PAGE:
(I'm stealing the Alan Bennett quotation [livejournal.com profile] gamesiplay used as well: "The best moments in reading are when you come across something—a thought, a feeling, a way of looking at things—which you had thought special and particular to you. Now here it is, set down by someone else, a person you have never met, someone even who is long dead. And it is as if a hand has come out and taken yours.")

To be honest, any number of Millay poems could be included here, because I think of all the poets I've read, her verse works most similarly to the way my mind works--very odd since she so often wrote in sonnets and other forms and I hate writing like that, but I guess it speaks to a certain organization of thought that functions similarly to my own. In the interest of brevity, I will limit myself to four: "Recuerdo," "Journey," "Renascence," and "What lips my lips have kissed, and where, and why."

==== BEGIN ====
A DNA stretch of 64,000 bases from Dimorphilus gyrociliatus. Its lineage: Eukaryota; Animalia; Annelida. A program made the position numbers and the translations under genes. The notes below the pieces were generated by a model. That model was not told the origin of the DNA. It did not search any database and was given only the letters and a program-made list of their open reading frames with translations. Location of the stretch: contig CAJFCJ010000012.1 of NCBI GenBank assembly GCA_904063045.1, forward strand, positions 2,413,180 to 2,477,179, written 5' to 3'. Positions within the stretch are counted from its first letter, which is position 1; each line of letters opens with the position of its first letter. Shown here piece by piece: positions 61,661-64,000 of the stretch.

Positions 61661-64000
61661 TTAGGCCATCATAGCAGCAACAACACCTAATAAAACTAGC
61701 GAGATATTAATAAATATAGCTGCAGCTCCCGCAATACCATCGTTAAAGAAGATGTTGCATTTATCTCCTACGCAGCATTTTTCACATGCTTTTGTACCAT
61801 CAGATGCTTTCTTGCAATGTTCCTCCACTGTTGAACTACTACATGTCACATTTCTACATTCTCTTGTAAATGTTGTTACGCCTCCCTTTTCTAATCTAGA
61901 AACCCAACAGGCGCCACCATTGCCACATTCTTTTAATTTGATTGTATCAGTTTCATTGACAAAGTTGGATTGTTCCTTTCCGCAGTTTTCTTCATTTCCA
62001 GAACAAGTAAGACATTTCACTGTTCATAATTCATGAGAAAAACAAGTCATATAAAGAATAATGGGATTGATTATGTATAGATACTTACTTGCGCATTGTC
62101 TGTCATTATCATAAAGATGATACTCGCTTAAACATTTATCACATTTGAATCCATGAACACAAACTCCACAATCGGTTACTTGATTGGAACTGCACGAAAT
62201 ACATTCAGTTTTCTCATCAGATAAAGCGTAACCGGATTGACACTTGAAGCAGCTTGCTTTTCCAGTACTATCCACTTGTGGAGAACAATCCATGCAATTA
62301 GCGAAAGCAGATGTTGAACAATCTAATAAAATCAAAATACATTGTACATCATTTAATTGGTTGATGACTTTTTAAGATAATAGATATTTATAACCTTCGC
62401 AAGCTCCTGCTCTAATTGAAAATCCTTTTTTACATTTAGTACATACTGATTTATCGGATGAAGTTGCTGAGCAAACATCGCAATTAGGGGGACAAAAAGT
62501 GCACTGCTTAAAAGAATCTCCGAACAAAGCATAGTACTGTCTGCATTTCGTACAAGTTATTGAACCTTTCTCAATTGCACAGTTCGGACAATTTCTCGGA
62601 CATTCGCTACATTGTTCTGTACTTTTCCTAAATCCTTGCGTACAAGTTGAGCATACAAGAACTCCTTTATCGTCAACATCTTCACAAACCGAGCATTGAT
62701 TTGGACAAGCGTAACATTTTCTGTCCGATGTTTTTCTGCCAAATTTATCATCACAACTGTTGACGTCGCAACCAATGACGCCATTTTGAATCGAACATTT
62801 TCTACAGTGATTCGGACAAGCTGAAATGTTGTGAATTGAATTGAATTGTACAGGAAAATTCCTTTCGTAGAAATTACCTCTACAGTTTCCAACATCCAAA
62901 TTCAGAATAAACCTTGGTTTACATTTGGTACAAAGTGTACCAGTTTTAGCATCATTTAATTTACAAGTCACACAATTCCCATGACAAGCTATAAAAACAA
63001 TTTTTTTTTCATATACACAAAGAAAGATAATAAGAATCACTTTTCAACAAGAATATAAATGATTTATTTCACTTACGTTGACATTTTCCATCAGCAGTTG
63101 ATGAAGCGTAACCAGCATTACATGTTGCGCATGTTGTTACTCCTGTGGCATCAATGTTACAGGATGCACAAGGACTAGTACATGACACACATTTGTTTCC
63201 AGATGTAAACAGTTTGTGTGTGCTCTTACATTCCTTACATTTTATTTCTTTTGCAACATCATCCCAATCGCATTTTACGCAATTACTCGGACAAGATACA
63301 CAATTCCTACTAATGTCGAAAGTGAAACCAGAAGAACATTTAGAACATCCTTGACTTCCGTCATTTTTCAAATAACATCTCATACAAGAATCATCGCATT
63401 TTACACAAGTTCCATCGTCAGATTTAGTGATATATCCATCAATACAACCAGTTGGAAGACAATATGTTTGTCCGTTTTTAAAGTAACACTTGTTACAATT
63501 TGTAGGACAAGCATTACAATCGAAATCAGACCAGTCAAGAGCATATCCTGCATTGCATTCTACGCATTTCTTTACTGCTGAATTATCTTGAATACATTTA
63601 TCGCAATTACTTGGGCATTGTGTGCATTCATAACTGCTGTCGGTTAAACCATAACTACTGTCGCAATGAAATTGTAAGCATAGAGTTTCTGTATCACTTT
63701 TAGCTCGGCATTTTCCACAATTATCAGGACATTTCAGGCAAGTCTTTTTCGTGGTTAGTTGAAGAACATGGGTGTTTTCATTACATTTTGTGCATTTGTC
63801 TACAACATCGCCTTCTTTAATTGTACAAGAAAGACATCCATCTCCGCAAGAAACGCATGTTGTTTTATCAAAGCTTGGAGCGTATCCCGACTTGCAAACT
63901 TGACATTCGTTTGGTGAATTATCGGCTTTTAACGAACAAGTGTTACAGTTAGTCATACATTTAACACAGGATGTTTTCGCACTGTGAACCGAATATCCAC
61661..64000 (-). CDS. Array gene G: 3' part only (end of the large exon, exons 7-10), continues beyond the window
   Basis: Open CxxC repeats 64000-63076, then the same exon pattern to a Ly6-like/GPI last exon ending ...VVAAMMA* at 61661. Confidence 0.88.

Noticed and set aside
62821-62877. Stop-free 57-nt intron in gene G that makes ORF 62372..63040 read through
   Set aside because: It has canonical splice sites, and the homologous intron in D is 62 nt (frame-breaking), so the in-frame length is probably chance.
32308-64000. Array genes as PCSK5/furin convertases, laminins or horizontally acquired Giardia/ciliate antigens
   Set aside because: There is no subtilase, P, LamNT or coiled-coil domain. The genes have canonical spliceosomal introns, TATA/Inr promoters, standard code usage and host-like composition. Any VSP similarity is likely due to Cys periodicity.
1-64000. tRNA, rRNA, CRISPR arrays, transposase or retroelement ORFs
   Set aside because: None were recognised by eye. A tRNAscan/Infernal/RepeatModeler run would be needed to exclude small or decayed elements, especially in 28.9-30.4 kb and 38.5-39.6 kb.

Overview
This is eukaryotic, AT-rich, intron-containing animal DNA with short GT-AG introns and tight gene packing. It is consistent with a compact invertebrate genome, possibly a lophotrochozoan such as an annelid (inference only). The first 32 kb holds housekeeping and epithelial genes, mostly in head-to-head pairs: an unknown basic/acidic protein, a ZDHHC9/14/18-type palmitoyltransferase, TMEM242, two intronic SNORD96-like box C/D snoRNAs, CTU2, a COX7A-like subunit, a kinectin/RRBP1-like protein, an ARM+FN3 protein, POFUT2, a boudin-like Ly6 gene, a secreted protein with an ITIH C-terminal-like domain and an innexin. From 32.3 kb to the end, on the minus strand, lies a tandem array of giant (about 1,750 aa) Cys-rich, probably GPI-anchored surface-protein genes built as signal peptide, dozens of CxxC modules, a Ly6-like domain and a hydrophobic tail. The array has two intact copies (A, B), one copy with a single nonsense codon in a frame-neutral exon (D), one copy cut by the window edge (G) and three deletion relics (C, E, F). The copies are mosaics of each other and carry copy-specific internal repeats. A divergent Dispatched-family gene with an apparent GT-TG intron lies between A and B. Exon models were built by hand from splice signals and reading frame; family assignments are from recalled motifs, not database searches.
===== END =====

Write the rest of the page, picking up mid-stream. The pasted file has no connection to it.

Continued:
Others: "The Wild Swans at Coole" and perhaps "The Circus Animals' Desertion" (Yeats), "The More Loving One" (Auden), "Patchwork" (Boland), "Diving into the Wreck" (Rich), Sonnet 73/"That time of year thou mayst in me behold" (Shakespeare), "A Kite for Michael and Christopher" (Heaney), "Autumn Begins in Martins Ferry, Ohio" (Wright), "Horses and Men in the Rain" (Sandburg), the untitled poem that begins In Search of England (Morton), the last twenty-one lines of "Little Gidding" and possibly also part I of "Burnt Norton" (Eliot), maybe "Nostalgia" (Collins), maybe "Elegy Written in a Country Churchyard" (Gray), and perhaps "Church Going" (Larkin).